Over 500 Iowans gathered on the steps of the Iowa statehouse over the noon hour with a rallying cry of "Let Us Vote!" The group seeks an amendment to the state constitution which would ban gay marriage in Iowa.
For that to happen, the Iowa House and Senate would have to approve a resolution this year, and next year, in order to put the issue on the ballot in the November 2010 general election.
Iowa Family Policy Council president Chuck Hurley began the rally with prayer, asking God to provide wisdom to the seven justices on the Iowa Supreme Court who are pondering a gay marriage case. "Thank you for the chance in America to speak to our lawmakers — our hired public servants, Father," Hurley said. "…And God, I pray that all eternity would be different because of what would happen here today. In Jesus name, Amen."
Hurley cast the debate over gay marriage in stark terms. "This is not Democrat versus Republican. This is not Protestant versus Catholic. This is not white versus black. At its core this a battle of good versus evil, truth versus lies," Hurley said. "This is at its core a moral and a spiritual battle."
Four pastors spoke to the assembly. Reverend Keith Ratliff of Des Moines was first and he shed his black coat to reveal to the crowd that he was wearing the signature color of the day. "Never ask a black Baptist preacher: Do you have anything red in your closet?" Ratliff said to the crowd, which broke into laughter, applause and shouts when he revealed his long red jacket, matching red slacks and red alligator shoes.
Ratliff then revved up the crowd. "God made it plain in dealing with marriage (it should be) between one man and one woman," Ratliff said. "Isn’t that right?" Many in the crowd replied: "Yes."
Ratliff then led the crowd in a chant: "Would you repeat after me: one man, one woman! One man, one woman! One man, woman! Give yourselves a hand." The crowd broke out in applause.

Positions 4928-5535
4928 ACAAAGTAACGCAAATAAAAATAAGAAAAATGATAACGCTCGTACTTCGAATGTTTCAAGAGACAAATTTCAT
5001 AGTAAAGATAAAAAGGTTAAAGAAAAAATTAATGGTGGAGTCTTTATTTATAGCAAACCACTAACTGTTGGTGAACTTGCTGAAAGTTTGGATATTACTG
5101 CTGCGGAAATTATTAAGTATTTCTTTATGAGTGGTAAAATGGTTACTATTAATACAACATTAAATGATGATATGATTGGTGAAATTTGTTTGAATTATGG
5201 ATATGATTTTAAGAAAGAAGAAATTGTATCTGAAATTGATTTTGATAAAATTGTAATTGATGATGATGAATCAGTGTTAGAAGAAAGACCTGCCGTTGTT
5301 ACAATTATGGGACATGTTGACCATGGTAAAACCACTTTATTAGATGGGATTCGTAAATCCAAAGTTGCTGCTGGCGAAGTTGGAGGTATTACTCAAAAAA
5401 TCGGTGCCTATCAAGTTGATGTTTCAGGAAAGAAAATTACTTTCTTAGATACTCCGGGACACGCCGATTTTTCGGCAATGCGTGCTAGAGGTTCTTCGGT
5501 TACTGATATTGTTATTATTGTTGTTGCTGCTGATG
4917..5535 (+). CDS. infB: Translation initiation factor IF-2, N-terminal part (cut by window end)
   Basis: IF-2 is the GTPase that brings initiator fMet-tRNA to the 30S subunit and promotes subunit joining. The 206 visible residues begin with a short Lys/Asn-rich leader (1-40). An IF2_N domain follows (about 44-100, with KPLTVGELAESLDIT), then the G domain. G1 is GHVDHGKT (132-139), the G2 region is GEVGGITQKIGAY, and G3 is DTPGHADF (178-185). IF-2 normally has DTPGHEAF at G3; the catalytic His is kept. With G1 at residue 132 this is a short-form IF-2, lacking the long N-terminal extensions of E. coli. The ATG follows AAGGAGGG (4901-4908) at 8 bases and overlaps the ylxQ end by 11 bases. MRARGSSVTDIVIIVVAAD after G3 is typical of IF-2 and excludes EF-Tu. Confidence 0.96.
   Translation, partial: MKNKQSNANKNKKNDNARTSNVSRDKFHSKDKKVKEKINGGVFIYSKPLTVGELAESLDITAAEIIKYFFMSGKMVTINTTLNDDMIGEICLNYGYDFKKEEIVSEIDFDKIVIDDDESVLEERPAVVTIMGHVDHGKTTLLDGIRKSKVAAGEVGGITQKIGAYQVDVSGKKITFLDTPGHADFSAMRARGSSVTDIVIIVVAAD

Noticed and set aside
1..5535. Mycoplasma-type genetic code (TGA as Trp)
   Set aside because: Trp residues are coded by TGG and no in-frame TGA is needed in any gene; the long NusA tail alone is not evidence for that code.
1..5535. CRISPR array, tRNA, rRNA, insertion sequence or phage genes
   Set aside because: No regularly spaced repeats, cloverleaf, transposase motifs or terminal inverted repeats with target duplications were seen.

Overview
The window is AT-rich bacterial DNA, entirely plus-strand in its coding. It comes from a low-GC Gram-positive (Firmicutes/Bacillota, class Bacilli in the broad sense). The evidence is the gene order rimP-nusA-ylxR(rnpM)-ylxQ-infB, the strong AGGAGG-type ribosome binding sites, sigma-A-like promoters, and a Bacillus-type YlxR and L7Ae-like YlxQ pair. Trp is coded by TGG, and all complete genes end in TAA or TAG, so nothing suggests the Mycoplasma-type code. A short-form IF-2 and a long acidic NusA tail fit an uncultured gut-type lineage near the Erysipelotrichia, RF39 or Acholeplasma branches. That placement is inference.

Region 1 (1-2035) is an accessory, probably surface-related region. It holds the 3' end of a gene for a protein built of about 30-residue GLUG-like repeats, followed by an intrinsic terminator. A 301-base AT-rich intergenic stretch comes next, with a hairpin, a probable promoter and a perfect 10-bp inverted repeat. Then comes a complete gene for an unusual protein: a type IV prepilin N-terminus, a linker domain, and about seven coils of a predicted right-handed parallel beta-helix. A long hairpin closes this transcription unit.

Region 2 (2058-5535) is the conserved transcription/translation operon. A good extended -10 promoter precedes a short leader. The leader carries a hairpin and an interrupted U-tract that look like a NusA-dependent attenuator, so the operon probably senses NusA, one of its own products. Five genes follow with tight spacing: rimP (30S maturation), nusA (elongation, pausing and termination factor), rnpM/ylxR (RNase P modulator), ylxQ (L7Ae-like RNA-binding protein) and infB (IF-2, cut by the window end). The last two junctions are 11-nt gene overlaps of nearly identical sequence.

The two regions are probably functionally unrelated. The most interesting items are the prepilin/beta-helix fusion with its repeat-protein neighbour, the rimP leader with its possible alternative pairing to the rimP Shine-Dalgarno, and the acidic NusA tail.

"Marriage between one man and one woman to us likeminded believers is not only holy, but I believe that this issue of same-sex marriage could be the defining moral issue of the 21st century," Ratliff said.
A woman who pastors a Spanish-speaking congregation spoke to the crowd followed by a Catholic priest, Monsignor Frank Chiodo of St. Anthony’s Catholic Church in Des Moines. "We have come to a crossroads in our state’s history," Chiodo said. "Some would have take us down the roadway which leads us to believe that we can change the definition of marriage without that change leading us to the destruction of marriage itself."
Chiodo warned of "dire consequences" if the sanctity of traditional marriage is abandoned. "To tamper with it is to tamper with the power of evil," Chiodo said.
Pastor Dan Berry of Cornerstone Family Church in Des Moines was the rally’s closer. "Lost, disillusioned and deceived people have tried to redefine the institution of marriage for centuries if not for millenniums and they have lost," Berry said. "And they will lose again."
Berry led the crowd in cheers directed at the legislators inside the statehouse. "Please let the people of Iowa vote," Berry said. "Let us vote." The crowd repeated the refrain.
The group concluded its rally with a march to the steps of the Iowa Judicial Building where they prayed.
You may listen to the entire rally by clicking on the audio link below.